Chapter 5. A Glowing Trend

Unlike many of his generational peers, Glowing Plant chief scientific officer Kyle Taylor was never put off by genetically modified organism (GMO) crops. On the contrary: Kansas-born and bred, cutting-edge agriculture was as natural to him as the torrid summers and frigid winters of the southern plains.

“GMO corn first hit the market while I was still in high school,” says Taylor, “And I have to admit I was fascinated by it. It was Roundup resistant, meaning that you could spray it with the most commonly used herbicide in commercial agriculture and it would remain unaffected. I found that really profound, a breakthrough.”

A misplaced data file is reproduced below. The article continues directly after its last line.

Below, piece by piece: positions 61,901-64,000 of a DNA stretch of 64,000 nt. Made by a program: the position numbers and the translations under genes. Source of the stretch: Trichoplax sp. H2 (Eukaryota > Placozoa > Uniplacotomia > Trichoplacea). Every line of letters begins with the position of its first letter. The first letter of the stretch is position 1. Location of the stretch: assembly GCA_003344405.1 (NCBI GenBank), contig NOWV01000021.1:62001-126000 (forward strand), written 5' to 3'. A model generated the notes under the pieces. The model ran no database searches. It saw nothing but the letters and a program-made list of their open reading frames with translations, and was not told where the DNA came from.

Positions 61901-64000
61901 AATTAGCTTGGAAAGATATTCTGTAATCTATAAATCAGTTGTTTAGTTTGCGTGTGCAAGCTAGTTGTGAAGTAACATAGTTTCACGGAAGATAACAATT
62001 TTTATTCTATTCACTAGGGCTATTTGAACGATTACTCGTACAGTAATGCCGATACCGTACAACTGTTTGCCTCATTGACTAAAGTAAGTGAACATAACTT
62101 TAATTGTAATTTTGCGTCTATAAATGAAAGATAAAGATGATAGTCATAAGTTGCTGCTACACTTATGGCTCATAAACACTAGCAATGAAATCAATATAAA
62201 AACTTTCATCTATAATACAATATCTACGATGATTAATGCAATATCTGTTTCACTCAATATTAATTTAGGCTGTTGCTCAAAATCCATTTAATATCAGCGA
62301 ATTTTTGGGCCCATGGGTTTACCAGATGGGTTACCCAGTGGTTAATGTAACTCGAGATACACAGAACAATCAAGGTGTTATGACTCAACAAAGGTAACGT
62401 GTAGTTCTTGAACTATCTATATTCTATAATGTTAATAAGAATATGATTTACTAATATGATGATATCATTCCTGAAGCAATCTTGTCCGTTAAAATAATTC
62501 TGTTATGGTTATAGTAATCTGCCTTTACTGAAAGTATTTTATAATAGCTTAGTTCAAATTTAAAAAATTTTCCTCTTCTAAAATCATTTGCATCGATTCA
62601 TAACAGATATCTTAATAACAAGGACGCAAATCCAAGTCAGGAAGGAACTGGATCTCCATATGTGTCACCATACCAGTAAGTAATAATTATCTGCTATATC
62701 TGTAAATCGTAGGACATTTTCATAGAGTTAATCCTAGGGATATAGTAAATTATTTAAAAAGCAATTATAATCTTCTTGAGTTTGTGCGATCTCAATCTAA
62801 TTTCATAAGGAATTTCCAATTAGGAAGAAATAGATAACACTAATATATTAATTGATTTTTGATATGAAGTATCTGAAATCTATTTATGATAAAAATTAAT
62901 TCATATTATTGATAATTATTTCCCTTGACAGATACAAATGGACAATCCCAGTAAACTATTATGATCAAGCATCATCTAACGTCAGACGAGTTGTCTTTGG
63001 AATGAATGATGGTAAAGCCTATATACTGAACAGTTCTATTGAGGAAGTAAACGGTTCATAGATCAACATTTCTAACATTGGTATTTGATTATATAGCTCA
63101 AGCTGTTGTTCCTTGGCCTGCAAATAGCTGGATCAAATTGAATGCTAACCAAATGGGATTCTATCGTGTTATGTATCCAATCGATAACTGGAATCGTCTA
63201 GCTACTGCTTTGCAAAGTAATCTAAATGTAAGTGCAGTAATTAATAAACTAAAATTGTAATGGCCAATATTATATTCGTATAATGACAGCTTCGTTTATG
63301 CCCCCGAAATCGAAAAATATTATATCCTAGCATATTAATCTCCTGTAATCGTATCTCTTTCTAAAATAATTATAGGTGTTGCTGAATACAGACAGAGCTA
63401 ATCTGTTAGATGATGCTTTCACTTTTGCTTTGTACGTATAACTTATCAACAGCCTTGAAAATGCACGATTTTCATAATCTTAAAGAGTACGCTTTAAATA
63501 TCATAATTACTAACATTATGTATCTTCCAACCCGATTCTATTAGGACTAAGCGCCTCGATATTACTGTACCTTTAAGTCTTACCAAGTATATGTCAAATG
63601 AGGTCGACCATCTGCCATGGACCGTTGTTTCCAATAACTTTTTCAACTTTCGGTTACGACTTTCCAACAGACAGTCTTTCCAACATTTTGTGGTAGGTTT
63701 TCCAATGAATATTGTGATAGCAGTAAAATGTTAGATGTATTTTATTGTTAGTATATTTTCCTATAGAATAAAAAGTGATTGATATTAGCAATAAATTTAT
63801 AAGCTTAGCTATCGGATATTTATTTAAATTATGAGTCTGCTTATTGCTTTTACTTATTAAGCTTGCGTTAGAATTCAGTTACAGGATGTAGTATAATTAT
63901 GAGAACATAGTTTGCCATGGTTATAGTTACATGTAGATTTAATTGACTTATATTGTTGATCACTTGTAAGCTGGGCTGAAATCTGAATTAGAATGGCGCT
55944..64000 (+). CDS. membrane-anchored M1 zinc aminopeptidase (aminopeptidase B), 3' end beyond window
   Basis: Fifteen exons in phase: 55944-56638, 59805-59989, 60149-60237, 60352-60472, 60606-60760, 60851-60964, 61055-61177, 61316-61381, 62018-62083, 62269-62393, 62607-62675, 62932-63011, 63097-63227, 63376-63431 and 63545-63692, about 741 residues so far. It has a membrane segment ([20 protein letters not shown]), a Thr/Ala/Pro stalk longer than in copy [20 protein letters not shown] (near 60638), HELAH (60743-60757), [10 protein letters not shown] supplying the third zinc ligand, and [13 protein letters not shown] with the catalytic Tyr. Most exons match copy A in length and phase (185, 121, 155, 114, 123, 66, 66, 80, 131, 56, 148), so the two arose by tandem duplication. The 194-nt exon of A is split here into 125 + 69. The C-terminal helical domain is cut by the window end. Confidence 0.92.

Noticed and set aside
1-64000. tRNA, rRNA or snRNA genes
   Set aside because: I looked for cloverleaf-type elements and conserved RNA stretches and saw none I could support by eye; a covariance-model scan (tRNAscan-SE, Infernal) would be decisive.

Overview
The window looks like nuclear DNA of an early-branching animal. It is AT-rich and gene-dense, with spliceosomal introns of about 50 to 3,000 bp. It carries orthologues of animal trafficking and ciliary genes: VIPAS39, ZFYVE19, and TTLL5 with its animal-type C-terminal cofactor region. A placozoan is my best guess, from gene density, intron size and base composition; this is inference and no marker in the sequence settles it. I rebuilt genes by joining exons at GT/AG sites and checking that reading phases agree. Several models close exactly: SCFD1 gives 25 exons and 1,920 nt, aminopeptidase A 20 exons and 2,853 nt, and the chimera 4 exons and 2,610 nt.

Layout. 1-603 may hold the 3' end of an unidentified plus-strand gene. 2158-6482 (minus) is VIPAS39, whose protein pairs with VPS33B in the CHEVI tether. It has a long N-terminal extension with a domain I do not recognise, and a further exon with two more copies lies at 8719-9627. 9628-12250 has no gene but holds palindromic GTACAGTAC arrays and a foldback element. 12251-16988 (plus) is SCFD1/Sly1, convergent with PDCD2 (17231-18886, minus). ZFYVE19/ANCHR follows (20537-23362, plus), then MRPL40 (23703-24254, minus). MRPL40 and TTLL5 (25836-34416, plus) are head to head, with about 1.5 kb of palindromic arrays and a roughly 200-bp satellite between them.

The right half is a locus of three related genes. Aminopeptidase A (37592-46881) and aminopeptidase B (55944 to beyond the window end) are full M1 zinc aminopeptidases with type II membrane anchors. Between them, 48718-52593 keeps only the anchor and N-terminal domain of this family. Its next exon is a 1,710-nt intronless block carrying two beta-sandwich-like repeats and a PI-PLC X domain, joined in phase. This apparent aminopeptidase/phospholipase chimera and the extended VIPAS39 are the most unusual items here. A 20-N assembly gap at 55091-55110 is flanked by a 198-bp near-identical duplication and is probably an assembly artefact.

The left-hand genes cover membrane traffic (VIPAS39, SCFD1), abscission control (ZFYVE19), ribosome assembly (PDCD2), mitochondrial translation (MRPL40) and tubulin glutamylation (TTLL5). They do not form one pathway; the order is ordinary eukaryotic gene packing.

Agribusiness felt the same way. Roundup (generically, glyphosate) is relatively benign as commercial herbicides go (compared to 2, 4-D and Paraquat, anyway): it binds to soil so migration to waterways is minimal, and it generally degrades quickly. Roundup-resistant corn—and later, resistant soybeans—ushered in the era of no-till agriculture. Farmers no longer had to cultivate between their rows for weed control; they could spray right alongside their standing crops without affecting them. This bolstered profits, and it also had environmental upsides: fewer passes through the fields with heavy farming equipment meant a big drop in fossil fuel consumption and significantly reduced atmospheric carbon emissions. Less cultivation also meant less erosion because the topsoil wasn’t disturbed and exposed to rain and wind.

Taylor’s ...

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